I started going a little further than this, mapping out some of the more common wait types, and noting some of the properties they shared. Translated into questions a tuner might have about a wait type they are experiencing:
- Can the wait type be solved at the query level?
- Is the core symptom of the wait likely to be affecting other queries?
- Is it likely you will need more information outside the context of a single query and the wait types it experienced in order to “solve” the problem?
When I set out to write this post, my goal was just to group the most common wait types together, and then start jotting notes about them relating to the above questions. Jason pulled the most common ones from the library, and then I drew some chicken scratch on a whiteboard, which I later tidied up a bit. This initial research led to a talk that Jason gave on the most recent TechOutbound SQL Cruise in Alaska. I’m kind of embarrassed that he put a talk together months before I could finish this post, so let’s just get on with it. Here are the top waits we see (which largely match Paul’s survey from 2014), my answers to the above questions, and some commentary on each:
Read on for the top 10 list.
Upon upgrading to SQL Server 2019 CTP2, you may see the new SOS_WORK_DISPATCHER wait type at the top of the list:
The above screenshot is server level wait stats from my four core desktop after SQL Server was running for a few hours. SQL Server wasn’t really doing much since start up, so it felt unlikely that this wait was a sign of a problem. However, I was curious about what this wait type meant and wanted to know more.
Click through for Joe’s findings and what you should do with this wait type.
A while back I wrote about the Perils of VSS Snaps.
After working with several more clients having similar issues, I decided it was time to look at things again. This time, I wanted blood. I wanted to simulate a slow VSS Snap and see what kind of waits stats I’d have to look out for.
Getting software and rigging stuff up to be slow would have been difficult.
Instead, we’re going to cheat and use some old DBCC commands.
This one almost got the “Wacky Ideas” tag but I’m grading on a curve for that category.
Performance troubleshooting should begin with capturing wait stats so we can understand where SQL Server is busy. The script below captures wait stats into a table in tempdb; the script should be ran via a SQL Server Agent job or some other scheduling mechanism.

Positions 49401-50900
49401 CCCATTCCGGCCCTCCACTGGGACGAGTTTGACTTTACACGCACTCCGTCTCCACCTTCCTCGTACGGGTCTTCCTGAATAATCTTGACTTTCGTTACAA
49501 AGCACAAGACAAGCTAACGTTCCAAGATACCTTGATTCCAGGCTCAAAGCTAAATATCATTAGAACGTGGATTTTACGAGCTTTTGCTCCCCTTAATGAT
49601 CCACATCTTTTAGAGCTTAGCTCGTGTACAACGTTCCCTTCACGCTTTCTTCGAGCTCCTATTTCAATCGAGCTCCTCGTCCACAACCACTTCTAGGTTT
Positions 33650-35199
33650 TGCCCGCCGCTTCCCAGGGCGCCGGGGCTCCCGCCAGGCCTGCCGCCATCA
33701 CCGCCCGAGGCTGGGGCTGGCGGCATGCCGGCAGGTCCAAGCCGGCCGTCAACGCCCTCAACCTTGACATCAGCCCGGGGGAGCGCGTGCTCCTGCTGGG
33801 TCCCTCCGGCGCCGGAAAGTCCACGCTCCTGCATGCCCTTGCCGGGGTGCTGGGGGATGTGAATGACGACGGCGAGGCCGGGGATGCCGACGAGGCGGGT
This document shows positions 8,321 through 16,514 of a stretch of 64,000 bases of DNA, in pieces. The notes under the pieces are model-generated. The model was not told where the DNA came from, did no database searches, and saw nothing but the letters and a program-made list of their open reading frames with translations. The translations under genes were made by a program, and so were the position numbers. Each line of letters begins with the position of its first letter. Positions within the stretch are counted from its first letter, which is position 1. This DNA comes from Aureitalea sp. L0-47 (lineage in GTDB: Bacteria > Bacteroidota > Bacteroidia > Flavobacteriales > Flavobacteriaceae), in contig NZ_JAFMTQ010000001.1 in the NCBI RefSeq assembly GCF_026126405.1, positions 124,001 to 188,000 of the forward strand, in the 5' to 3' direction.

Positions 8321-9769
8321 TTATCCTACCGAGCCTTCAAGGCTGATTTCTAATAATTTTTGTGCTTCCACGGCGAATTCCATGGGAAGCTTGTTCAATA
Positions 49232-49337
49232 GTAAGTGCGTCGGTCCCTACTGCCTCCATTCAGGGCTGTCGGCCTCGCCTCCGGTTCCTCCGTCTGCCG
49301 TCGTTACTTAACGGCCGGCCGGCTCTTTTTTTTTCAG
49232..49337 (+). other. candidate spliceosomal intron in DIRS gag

I like the definitions that Max provides. My only recommendation would be to store this data someplace a bit more permanent than tempdb.
I’m hoping that a feature like this could solve some intermediate problems that Query Store doesn’t.
Namely, being lower overhead, not collecting any PII, and not taking up a lot of disk space — after all, we’re not storing any massive stored proc text or query plans, here, just snapshots of wait stats.
This will help even if you’re already logging wait stats on your own. You still don’t have a clear picture of which database the problem is coming from. If you’ve got a server with lots of databases on it, figuring that out can be tough.
Understanding what waits (and perhaps bottlenecks) a single database is experiencing can also help admins figure out what kind of instance size they’d need as part of a migration, too.
It’s an interesting approach. If you agree with Erik, go vote.
In summary, page allocations and page free events rapidly occur, sometimes in an alternating pattern. SQL Server will often free a number of pages just to immediately request allocations for a similar number of pages. If all of the free page events result in returned memory to the OS then the reason for the scalability bottleneck becomes clear. When running the full workaround with 96 concurrent sessions, a total of 341965 page freed operations were performed. Those events freed about 71.3 million pages in total. That amounts to about 584 GB of memory returned to the OS in total, based on the previous assumptions.
This is a great investigation into the depths of debugging in SQL Server. Joe wasn’t able to get a definitive solution to his problem, but he showed us a lot along the way.
The fact that no data has been collected for this type throughout a good cross-section of their customers really confirmed for me that this isn’t something that is commonly a problem, so I was intrigued by the fact that this specific workload was now exhibiting problems with this wait. I wasn’t sure where to go to further investigate the issue so I replied to the email saying I was sorry that I couldn’t help further because I didn’t have any idea what would be causing literally dozens of threads performing spatial queries to all of sudden start having to wait for 2-4 seconds at a time on this wait type.